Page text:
NASA researchers will be observing what happens when the moon’s surface cools quickly during the total lunar eclipse on Wednesday. NASA / TWITTER
A full moon in a clear night sky is nothing short of breathtaking. But, the next one will be even better, for three reasons.
Early on Wednesday morning, much of the world will get to see the lunar trifecta, if you will: a blue moon, a supermoon and a total lunar eclipse, all in one. This hasn’t happened since 1982 and won’t again until 2037.
For short, NASA’s calling it the “Super Blue Blood Moon.”
Let’s take it one phenomenon at a time. The moon on Wednesday morning:
- Will be the second full moon this month, also known as a “blue moon.”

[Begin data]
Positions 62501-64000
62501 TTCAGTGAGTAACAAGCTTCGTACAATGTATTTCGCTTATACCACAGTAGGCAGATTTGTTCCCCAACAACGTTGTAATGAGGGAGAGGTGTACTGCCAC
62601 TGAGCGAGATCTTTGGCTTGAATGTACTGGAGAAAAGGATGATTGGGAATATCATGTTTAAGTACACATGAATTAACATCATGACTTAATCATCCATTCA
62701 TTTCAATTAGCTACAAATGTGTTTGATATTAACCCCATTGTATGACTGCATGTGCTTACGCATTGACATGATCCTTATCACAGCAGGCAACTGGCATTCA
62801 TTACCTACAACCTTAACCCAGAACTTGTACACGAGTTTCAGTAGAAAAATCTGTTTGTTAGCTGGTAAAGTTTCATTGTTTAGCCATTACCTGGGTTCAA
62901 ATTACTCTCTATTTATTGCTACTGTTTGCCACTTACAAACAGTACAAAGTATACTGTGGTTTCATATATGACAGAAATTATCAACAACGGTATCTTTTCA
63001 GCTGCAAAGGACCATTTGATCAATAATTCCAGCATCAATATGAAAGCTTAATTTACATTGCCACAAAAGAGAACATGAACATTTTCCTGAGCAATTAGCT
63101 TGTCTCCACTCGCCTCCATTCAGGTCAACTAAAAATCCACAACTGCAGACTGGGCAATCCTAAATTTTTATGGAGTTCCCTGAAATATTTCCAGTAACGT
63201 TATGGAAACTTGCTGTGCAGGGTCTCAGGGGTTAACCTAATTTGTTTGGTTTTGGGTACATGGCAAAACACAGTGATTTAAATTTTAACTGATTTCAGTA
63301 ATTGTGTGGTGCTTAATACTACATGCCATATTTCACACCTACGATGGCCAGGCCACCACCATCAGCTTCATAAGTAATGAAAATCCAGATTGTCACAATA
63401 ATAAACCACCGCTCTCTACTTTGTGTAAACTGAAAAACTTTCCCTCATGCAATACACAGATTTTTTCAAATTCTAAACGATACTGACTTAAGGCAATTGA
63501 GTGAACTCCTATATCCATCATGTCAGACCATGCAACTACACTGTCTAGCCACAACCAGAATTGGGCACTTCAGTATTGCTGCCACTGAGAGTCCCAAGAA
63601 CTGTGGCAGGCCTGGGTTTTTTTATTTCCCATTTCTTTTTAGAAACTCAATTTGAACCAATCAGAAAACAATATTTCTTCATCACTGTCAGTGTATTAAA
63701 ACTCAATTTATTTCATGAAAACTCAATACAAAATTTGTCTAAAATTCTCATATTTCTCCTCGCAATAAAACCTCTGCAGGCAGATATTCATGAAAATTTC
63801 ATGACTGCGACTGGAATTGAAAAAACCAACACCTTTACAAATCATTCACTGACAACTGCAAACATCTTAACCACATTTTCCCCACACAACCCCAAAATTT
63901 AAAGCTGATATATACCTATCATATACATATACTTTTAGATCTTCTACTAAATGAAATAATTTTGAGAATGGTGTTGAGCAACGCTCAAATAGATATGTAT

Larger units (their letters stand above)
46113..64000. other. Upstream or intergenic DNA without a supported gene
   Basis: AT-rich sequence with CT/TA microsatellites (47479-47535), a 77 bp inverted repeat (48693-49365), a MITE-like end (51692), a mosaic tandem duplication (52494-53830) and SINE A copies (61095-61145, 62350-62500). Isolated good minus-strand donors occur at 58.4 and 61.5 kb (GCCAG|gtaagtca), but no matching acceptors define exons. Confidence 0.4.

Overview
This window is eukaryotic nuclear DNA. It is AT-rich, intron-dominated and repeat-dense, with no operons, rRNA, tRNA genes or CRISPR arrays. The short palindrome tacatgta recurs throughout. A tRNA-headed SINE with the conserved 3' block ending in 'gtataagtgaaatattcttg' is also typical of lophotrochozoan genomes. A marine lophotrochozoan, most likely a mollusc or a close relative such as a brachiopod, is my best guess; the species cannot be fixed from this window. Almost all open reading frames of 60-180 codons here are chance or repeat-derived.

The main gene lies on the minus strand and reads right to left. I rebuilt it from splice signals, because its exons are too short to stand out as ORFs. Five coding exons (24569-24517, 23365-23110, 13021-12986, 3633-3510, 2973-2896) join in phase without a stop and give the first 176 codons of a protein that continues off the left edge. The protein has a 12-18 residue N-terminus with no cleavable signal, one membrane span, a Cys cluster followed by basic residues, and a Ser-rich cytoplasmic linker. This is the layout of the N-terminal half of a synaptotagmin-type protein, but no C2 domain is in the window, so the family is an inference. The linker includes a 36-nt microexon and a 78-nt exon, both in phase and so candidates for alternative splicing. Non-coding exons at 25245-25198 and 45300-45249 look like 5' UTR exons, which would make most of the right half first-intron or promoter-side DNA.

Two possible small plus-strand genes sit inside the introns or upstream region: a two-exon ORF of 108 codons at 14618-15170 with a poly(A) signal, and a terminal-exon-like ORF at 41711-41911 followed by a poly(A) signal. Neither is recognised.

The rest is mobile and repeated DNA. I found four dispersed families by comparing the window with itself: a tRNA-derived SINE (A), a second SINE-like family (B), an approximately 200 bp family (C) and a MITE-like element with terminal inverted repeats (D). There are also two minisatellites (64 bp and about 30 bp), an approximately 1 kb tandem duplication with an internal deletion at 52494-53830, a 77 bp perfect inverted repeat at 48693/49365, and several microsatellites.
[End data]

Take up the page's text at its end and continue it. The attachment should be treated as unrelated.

- Will appear bigger and brighter. A supermoon is when the moon is closer to Earth in its orbit, known as “perigee.”
- Will pass through Earth’s shadow during a lunar eclipse and take on a reddish tint, known as a “blood moon.”
The eclipse will be visible best in the western half of the U.S. and Canada before the moon sets early Wednesday morning, and across the Pacific into Asia as the moon rises Wednesday night into Thursday. The partial eclipse will begin at 5:48 a.m. and the total eclipse will begin at 6:51 a.m. According to the National Weather Service, the best time to view the ‘super blue blood moon’ will be Wednesday morning at 7 am (CST). Here’s how it will play out locally, according to timeanddate.com.
Here’s how it will play out across the globe by NASA’s calculations.
NASA plans to provide a live stream of the moon from telescopes in California and Arizona, beginning at 4:30 a.m.
If you miss it, you’ll have to wait almost another year for the next opportunity in North America, according to NASA. The Jan. 21, 2019 lunar eclipse will be visible throughout all of the U.S. and will be a supermoon, but not a blue moon.
The Associated Press contributed to this report.